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Manhattan Indian Lunch Buffet Inexpensive

Report: Sapphire Indian Cuisine - Good Inexpensive Lunch Buffet

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Report: Sapphire Indian Cuisine - Good Inexpensive Lunch Buffet

Lynn | Aug 16, 2001 10:49 AM

Inexpensive buffets often leave out the restaurant's best efforts, but my four or so lunches at Sapphire (Indian cuisine at 1845 Broadway, between 60th and 61st Street, West side of street) have helped changed my thinking. Here's what was on yesterday's $11.95 (or was it $12.95?) buffet.

Upma - a creamy savory semolina pudding seasoned with almonds and curry leaves with a spicy green sauce on the side.

Tandoori chicken - well-flavored, tender

Dry Chicken Tikka-- individual legs in a very light, tasty slightly crusty coating.

Chicken Tikka Masala (in a tomato sauce)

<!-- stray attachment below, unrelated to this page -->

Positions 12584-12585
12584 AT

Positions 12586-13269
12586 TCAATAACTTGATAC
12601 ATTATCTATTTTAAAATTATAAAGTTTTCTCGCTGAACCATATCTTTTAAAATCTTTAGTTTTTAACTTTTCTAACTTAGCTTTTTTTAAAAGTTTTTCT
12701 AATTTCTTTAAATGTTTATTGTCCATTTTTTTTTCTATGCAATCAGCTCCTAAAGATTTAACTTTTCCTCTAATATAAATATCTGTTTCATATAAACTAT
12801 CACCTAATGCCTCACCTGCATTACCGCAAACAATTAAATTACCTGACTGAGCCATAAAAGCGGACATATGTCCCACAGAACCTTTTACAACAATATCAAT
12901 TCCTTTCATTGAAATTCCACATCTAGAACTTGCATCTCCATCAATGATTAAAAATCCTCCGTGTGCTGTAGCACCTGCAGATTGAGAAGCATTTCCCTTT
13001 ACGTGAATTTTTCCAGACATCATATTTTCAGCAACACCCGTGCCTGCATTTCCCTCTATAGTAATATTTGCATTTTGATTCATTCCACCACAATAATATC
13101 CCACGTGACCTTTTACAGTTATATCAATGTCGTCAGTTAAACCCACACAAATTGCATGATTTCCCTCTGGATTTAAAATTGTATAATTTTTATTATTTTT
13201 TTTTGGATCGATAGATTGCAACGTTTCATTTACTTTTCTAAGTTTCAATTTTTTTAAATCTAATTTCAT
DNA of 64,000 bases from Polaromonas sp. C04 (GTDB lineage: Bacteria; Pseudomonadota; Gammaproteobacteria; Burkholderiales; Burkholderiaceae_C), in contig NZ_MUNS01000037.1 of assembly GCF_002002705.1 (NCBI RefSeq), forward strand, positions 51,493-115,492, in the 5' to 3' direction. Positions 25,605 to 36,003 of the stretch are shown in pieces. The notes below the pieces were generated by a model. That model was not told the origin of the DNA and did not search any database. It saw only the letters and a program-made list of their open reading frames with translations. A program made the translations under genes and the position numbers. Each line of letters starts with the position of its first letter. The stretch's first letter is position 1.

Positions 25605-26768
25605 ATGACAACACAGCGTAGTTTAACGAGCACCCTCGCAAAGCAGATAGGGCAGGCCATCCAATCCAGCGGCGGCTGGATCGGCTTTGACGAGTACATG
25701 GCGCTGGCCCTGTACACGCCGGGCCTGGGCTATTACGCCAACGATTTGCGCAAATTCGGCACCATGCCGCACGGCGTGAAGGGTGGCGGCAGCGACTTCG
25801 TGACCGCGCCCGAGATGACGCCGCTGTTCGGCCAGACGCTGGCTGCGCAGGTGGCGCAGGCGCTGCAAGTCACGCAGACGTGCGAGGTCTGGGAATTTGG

Lamb Rogan Josh - cubed lamb (lamb was too stew-like for my preference--but it was flavorful.)

Dal - couldn't stop piling it up on my plate. Delicious.

Aloo Matar - potatoes with ginger and tomatoes.

Bhindi Masala - okra--one of my favorite veggies.

Basmati Rice

Gulab Jamon - sweet pastry balls in a deliciously honey sauce.

On another table were about 8 different Indian pickles, chutneys and sauces, raita, salads. (In the middle of all this, looking like it got lost en route to an American picnic was a mayonnaisey potato salad!) Hot naan with crispy edges--addictive eating--was brought to the table at the start of the meal.

The restaurant is cool and inviting--tables far enough apart and service very solicitous. Non-stop refilling of water, which is a bonus in my book. Okay,not every dish is a 4-star winner. But a few are outstanding and the others very good. They're all cooked with fresh ingredients that have been well-marinated into their sauces. And each has a distinctive and unique flavor. For an $11.95--all-you-can-eat buffet in a lovely setting, it's a office lunch spot I'm happy to have. ('Tho I can't comment on a la carte and dinner.)

A SUGGESTION: Arrive by noon when Sapphire first opens and they are bringing the steaming copper serving kettles to the buffet table. Dishes will be piping hot, attractively laid out--and most important--wonderfully moist, before all that firing-up of heat under the kettles starts to dry out the unsauced dishes; ie, tandoori chicken.

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